Can Investors Still Rely on 7-8% Annual Returns

A Look at Why International Investors Should Adjust Expectations

Investors use PMI surveys as leading indicators of economic health
Investors use PMI surveys as leading indicators of economic health. Getty Images/KTSDESIGN

The average annual inflation-adjusted return of the S&P 500 between 1928 and 2015 has been about 8.5%, but – as the fine print always reads – past performance isn’t a guarantee of future performance. In other words, investors should necessarily rely on a long-term average when calculating how much they need to save or invest for the future. In fact, some analysts believe that the performance over the past two decades may have been an anomaly.

In this article, we will take a look at whether or not investors can still rely on the commonly cited 7% to 8% annual returns when planning for their future.

Potential for Lower Returns

McKinsey & Company’s Diminishing Returns: Why Investors May Need to Lower Their Expectations contends that the forces that have driven exceptional investment returns over the past 30 years are weakening and even reversing. Inflation and interest rates fell sharply from their peaks; global economic growth was strong; favorable demographic trends were in place; and technology dramatically boosted productivity across advanced economies.

With growth slowing and interest rates chronically low, the report suggests that U.S. equity returns could fall as low as 4%; U.S. government bond yields could approach zero; European equities could average just 4.5%; and European government bond yields could approach zero – as they already have in some regions.

Under a growth-recovery scenario, the report suggests returns could be modestly higher, but still well-below the 20-year average.

These lower returns could have a profound impact on individual and institutional investors around the world. For example, the report points out that a 2% difference in average annual returns over an extended period would mean that a 30-year-old today would have to work seven years longer – or almost double their savings – to live as well in retirement.

Public pension funds would also have to adjust their expectations or reduce payouts.

Catalysts for Higher Returns

McKinsey & Company’s report highlights some important risk factors that could translate to lower returns over the coming years, but there are other analysts who believe that the future could be a lot brighter as emerging markets grow and new technologies evolve. While these views are often based on future expectations versus past performance, the impact of technology in the 2000s has been undeniable.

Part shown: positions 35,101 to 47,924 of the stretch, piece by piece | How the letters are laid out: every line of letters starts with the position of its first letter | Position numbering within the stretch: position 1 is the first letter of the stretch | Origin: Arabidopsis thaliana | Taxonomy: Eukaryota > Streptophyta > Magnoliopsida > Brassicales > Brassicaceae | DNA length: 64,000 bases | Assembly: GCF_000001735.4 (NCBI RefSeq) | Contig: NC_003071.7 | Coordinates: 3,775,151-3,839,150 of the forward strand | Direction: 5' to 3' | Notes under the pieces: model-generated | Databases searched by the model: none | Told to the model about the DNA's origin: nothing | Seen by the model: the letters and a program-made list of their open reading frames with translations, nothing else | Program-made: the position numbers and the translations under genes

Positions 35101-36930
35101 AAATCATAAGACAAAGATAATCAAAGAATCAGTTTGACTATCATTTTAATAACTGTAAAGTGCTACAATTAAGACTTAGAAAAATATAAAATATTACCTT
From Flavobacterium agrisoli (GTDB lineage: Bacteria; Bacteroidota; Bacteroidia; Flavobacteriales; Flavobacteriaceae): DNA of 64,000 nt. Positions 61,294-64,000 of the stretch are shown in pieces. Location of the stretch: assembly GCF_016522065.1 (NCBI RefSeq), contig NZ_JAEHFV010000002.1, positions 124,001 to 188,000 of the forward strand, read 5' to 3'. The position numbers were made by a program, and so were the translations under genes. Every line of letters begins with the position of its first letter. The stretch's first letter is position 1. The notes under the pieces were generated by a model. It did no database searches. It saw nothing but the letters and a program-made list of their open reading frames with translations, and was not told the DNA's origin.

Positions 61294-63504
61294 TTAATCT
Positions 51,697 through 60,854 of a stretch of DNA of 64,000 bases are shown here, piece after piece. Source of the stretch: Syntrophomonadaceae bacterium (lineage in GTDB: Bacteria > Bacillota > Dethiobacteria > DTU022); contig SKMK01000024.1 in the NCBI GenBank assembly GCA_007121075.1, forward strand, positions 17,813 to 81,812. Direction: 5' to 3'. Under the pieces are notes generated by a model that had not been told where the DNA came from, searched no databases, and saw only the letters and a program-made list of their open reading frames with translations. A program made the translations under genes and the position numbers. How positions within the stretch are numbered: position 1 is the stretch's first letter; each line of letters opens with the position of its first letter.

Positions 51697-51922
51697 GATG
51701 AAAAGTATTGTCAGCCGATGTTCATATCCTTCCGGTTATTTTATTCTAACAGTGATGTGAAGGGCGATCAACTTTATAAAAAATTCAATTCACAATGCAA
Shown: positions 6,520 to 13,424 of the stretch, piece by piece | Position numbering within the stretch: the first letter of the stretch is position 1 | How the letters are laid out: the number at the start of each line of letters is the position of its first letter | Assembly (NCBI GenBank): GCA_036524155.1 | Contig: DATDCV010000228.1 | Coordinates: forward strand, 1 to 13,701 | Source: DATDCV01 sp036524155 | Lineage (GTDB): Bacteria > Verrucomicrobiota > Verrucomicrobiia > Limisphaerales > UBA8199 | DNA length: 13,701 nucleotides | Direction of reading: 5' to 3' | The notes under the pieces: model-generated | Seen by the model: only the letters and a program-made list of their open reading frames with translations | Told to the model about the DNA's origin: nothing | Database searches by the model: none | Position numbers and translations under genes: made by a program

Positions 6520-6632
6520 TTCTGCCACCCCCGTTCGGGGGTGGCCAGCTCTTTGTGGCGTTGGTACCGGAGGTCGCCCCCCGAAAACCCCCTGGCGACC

Technological disruption beyond the levels anyone envisions today could accelerate gross domestic product (“GDP”) growth in the future. For example, the evolution and application of machine learning and artificial intelligence across a multitude of industries could make workers significantly more productive in advanced economies. According to Analysis Group, artificial intelligence could have a $5.89 trillion impact on the global economy over the next 10 years.

Many emerging and frontier markets are also ripe for out-sized growth over the coming years if they modernize and mature. While China has been a clear catalyst for growth over the past several decades, the favorable demographics in India and Pakistan could drive further growth and innovation outside of the developed world.

According to EY, emerging markets could account for 50% of global GDP and 55% of fixed capital investment by 2020.

Securing a Portfolio for the Future

International investors take both of these viewpoints into account when building and maintaining their portfolios for the future.

The first takeaway is that lower returns are likely given past performance, which means investors should certainly adjust their expectations accordingly. This could potentially mean planning to invest more capital early on to generate the same returns later in life or delaying retirement to enable more years of in the market. While the move may be painful in the short-term, the potential benefit of having enough for retirement down the road is worth the effort.

The second takeaway is that investors may need to look beyond traditional markets and asset classes for the best growth opportunities.

For example, international investors might look to increase their emerging market exposure over the coming years as they become less risky and offer compelling returns compared to developed markets. It may also be necessary to reduce bond exposure and potentially increase exposure to the technology sector.

The Bottom Line

Individual investors have been told to plan on annual returns in the 7-8% range when planning for retirement, but these kinds of returns may be less likely over the coming decades, according to a report by McKinsey & Company. While new technological breakthroughs could change these predictions, investors should plan for the worst and hope for the best in order to properly manage their finances and ensure a timely and well-funded retirement.